Reading the extensive report on Brazil, further down the page, I feel it appropriate to mention Noble laureate TS Eliot’s “April is the cruellest month of the year” (The Wasteland), because as the analogy of work, where flowers breed in springtime only for them to perish come winter, in Brazil we are filled with hope about gambling legislation approval, only to be sorely disappointed.
Nonetheless, Edgar Lenzi, Brazilian gaming expert, does anticipate gaming legislation approval, as hoped for by the entire gaming industry, during southern hemisphere springtime. The Brazil report is the only item in this month’s column as we head with trepidation towards a period that is of vast importance to the gaming industry on this existing and huge market.
We visited Lima in mid-March and met with leaders of the local gaming sector, on the most important matter of online gaming legislation, and what I can report to you is that I have it on good authority that, with a little luck, such legislation should be approved around the end of the second quarter. We hope to bring you a full report on these findings in C.I. Americano’s May/June edition.
Meanwhile, in Latin America, the expo circus begins with FADJA 2017 on April 26-27 at Chamorro Entertainment City Hall, in North Bogota, and not far from Chia, where we can find the one and only, the original, Andres Carne de Res. See you all there!
BRAZIL – Mixed news on proposed gaming legislation
A former UK Prime Minister once said that a week was a long time in politics, as changes overtook planning like a humming bird’s flight that left the sensation of space in one’s mind. Wish that this was the same in Brazilian politics, as weeks go by with the slow movement of a plodding duck. Certainly, no flamingos in Brazilian politics.
However, when there is easy money to be made by politicians, some of them move with feline expediency or should we say, a rat’s cunning, as Lava Jato* casts its ugly shadow in everything from Brasilia to Panama.
On the matter of the current gaming Bills, Edgar Lenzi, president of industry experts BetConsult from Sao Paolo, says that PL 442/1991 – Chamber of Representatives’ Bill’s next step still waits to be voted by the Chamber of Representatives Plenary.
Lenzi, adds: “There has been an urgency submission for the vote of the bill, however, there hasn’t been any development on this matter. During the Leading Congressmen meeting earlier this week, Federal Deputy Silvio Costa has requested the inclusion of PL 442/1991 for voting on the Chamber’s Agenda. However, there was no consensus on this subject, given the current political environment involving Brazilian politicians, and as per our contacts it will go ahead in the first half of April.”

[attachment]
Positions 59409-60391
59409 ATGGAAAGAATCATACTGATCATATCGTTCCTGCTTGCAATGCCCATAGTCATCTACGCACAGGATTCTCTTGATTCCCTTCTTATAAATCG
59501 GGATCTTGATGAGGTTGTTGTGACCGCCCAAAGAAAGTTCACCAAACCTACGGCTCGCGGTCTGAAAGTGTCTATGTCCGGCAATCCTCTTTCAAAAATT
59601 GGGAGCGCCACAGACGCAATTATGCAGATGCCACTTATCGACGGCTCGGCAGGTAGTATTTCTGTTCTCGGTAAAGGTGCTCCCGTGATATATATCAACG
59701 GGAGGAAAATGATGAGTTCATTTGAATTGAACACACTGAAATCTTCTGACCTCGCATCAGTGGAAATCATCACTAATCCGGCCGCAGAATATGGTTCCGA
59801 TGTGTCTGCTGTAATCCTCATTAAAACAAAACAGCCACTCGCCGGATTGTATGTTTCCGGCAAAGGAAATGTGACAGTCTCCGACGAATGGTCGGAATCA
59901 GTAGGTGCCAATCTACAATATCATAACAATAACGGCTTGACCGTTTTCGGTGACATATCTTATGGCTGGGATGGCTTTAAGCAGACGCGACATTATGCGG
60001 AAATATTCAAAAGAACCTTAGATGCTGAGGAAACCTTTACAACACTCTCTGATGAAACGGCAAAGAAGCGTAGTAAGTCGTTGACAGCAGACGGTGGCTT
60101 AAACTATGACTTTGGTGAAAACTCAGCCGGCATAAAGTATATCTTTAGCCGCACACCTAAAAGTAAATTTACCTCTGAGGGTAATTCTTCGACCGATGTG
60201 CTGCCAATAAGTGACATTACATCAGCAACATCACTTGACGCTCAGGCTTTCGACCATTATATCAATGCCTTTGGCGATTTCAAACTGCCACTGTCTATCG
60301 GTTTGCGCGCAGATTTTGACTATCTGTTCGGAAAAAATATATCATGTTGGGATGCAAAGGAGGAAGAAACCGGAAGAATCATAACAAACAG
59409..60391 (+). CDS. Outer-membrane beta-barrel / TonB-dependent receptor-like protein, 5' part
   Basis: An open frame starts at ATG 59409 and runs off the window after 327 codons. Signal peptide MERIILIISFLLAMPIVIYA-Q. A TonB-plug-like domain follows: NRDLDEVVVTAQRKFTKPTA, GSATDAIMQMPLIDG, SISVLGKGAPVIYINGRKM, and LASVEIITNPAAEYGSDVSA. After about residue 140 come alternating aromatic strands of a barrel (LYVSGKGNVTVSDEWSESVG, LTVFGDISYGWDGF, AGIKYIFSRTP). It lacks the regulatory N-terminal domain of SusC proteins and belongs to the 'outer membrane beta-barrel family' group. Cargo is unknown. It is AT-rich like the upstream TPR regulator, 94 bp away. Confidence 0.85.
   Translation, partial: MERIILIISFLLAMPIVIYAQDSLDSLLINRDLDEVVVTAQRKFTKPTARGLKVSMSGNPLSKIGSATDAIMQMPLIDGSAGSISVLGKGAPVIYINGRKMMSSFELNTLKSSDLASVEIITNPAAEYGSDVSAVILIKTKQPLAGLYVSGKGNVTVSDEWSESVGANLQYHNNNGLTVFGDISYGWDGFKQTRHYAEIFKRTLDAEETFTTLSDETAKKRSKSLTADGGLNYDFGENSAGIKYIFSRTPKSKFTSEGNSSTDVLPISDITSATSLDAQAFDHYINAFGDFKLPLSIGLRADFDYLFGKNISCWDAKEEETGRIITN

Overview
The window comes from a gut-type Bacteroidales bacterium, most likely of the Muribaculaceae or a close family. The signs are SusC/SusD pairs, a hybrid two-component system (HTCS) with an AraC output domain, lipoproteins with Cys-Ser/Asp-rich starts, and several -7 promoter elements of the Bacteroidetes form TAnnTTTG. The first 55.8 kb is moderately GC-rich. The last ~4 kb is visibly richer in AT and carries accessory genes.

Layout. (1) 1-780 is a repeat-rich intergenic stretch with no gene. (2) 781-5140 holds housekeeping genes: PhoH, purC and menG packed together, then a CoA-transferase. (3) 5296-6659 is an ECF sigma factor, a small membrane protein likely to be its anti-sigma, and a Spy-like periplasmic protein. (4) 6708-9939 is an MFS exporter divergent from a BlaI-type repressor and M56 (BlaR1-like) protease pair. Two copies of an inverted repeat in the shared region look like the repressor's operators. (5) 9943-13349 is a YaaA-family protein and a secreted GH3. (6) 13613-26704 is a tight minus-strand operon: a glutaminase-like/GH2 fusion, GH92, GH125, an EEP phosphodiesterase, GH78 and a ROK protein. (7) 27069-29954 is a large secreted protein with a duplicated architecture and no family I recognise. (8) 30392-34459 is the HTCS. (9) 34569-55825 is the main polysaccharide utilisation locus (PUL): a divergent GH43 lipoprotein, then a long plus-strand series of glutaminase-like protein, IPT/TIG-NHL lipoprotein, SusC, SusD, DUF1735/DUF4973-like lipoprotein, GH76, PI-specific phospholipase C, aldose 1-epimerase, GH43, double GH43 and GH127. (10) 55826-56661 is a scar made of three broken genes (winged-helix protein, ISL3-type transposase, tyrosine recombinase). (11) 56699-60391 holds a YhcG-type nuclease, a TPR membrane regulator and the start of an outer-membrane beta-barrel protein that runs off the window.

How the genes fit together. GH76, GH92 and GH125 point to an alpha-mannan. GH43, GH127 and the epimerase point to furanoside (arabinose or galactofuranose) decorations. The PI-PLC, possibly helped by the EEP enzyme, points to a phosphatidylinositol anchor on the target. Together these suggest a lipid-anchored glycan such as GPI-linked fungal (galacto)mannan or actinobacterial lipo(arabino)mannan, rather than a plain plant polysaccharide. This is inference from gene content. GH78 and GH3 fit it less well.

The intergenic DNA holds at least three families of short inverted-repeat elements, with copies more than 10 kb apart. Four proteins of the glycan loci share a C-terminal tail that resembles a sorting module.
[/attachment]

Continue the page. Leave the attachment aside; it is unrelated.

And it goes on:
On the matter of the Senate Bill, PLS 186/2014, this is also expected to be voted by the plenary of the Senate, however, last December, the Senate sent this bill for further discussions by the Constitutional Commission of the Senate before it can be taken to vote by the plenary.
The President of the Senate‘s Constitutional Commission, Senator Edison Lobão, has just assigned Senator Benedito de Lira to be the reader of the PLS 186/2014 at the Constitutional Commission. Lenzi adds that: “This can be a good thing, since Benedito de Lira is known to be a defender of the legalization of gambling in Brazil especially as a new way to raise funds for the Government.”
Sports Betting legislation
As gaming legalization will be most important for gambling segments like Casinos, Bingo Halls, Online Gaming, etc., Sports Betting will play a more important role in this situation.
Late in 2016, President Michel Temer signed a Provisional Measure for the legalization of Sports betting, but this has lost force during the past months because the possibility of a new Bill for the legalization of Sports Betting has gained force. It seems that the Ministry of Finance has sent a Sports Betting Bill to the President’s Office and now the President may present this new Bill to Congress.
Reports from the Finance Ministry also say that the operation of Sports Betting is likely to be like LOTEX – Instant Lotteries, with the creation of a Caixa Econômica Federal (Public Bank) subsidiary to sell 49% equity to one private operator, which will be responsible for the activity, alongside with the government. However, contrasting reports also say that multi-licencing operation for Sports Betting is still on the agenda.